France Wins Fight for ‘Right to Disconnect’

Worker using a smartphone

The French government granted workers the right to not answer phone calls from their bosses or check work e-mails while at home or on vacation. The so-called ‘right to disconnect’ was enforced on January 1. Labor minister Myriam El Khomri, who pushed for the measure, explained the move is part of a larger set of labor laws. The minister added the new rules will apply only to companies that have more than 50 workers.

The Rules Target the ‘Always ON’ Work Culture

Under the new legislation, these companies will have to issue a charter of good conduct. If the charter cannot be enforced, the government requests from firms to be very explicit on what they expect from their workers out of work hours.

In 2000, French workers won the right to a 35-hour working week but in the meantime, many of them dealt with work emails and phone calls outside work hours without being paid. Critics claim these “hidden hours” are a modern version of slavery. The new rules are expected to curb the “always-on” culture countrywide.

Earlier this year, a study from the French think tank Eleas revealed that over 33% of the country’s workforce uses their mobile devices for after-hours work tasks. In a poll, 60% of respondents said they would back the right to disconnect or at least the right to clarify things before landing a job. Health experts underlined the connection between the work culture and high levels of stress, sleep deprivation, burnouts, and relationship issues.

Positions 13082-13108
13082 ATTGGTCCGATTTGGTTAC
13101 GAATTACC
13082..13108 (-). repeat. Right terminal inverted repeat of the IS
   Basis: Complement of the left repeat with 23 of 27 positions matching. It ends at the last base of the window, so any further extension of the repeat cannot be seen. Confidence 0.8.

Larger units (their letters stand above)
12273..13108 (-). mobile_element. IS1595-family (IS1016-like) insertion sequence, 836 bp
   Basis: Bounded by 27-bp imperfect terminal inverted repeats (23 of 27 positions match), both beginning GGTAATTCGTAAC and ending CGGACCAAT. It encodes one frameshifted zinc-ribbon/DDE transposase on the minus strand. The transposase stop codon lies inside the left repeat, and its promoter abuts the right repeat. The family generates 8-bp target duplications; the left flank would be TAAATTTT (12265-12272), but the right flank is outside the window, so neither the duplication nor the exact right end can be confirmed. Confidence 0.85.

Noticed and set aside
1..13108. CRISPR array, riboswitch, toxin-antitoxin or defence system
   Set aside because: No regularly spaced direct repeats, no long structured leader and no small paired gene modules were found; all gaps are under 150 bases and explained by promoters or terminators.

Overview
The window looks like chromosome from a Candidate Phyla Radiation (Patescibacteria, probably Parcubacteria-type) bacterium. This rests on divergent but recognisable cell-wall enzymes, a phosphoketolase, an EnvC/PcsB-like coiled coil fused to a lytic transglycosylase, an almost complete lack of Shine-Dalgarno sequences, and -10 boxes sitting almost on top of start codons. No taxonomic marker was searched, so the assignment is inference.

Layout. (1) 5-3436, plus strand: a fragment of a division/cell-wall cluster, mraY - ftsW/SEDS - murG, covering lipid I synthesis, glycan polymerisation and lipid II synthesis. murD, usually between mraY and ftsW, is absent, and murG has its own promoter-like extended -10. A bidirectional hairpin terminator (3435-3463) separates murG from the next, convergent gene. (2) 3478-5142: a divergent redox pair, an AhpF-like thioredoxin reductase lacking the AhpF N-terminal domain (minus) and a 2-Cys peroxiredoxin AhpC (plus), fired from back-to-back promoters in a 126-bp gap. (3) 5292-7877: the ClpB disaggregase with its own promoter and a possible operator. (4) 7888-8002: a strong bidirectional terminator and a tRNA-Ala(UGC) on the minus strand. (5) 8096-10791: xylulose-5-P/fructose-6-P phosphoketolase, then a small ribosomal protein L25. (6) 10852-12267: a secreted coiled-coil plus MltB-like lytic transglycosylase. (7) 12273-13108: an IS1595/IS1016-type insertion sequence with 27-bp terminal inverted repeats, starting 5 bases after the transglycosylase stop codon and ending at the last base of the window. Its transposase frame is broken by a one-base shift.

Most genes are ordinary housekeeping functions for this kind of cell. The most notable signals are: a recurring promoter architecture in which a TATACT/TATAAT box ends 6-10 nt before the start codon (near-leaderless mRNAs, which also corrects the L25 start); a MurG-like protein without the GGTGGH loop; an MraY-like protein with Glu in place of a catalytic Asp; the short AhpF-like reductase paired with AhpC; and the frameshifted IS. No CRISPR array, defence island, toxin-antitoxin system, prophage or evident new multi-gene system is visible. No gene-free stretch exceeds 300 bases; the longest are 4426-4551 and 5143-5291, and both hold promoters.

One workplace expert at the research firm Aristat explained why workers cannot simply turn off their electronic devices while at home or on holiday. Many workers cannot just do that because they don’t want to lose the flexibility mobile devices grants them. The expert hopes companies would see the new measures as a means of protection.

Some companies understand on their own that their workers need to have a work-family life balance to function properly. For instance, car maker Daimler instructed workers on vacation to automatically delete all work-related emails instead of sending an out-of-hours reply. In addition, Volkswagen automatically shuts down servers after hours.

America Very Unlikely to Follow Suit

So, some experts argue this is not just a French whim. It is a basic human right not to work when not getting paid. However, it is highly unlikely America will follow suit anytime soon.

Americans may argue that the French are just lazy. According to official data, the U.S. ranks the third on the list featuring the most productive countries in the world. By contrast, France occupies the 6th spot ahead of Germany (7th spot), the U.K. (13th) and even Japan (21st).

So, what makes the French so productive despite low input? Experts think it is the way they manage to achieve the work-family balance. Unlike Americans, the French do not perceive family as just a leftover of their existence. French people value their family more than they value work. So, for them, it is more important to attend that family dinner than ensure a spreadsheet is finished on time.

What’s more, for the French, leisure time is not just a means to recharge batteries ahead of another work week. It is an end unto itself.
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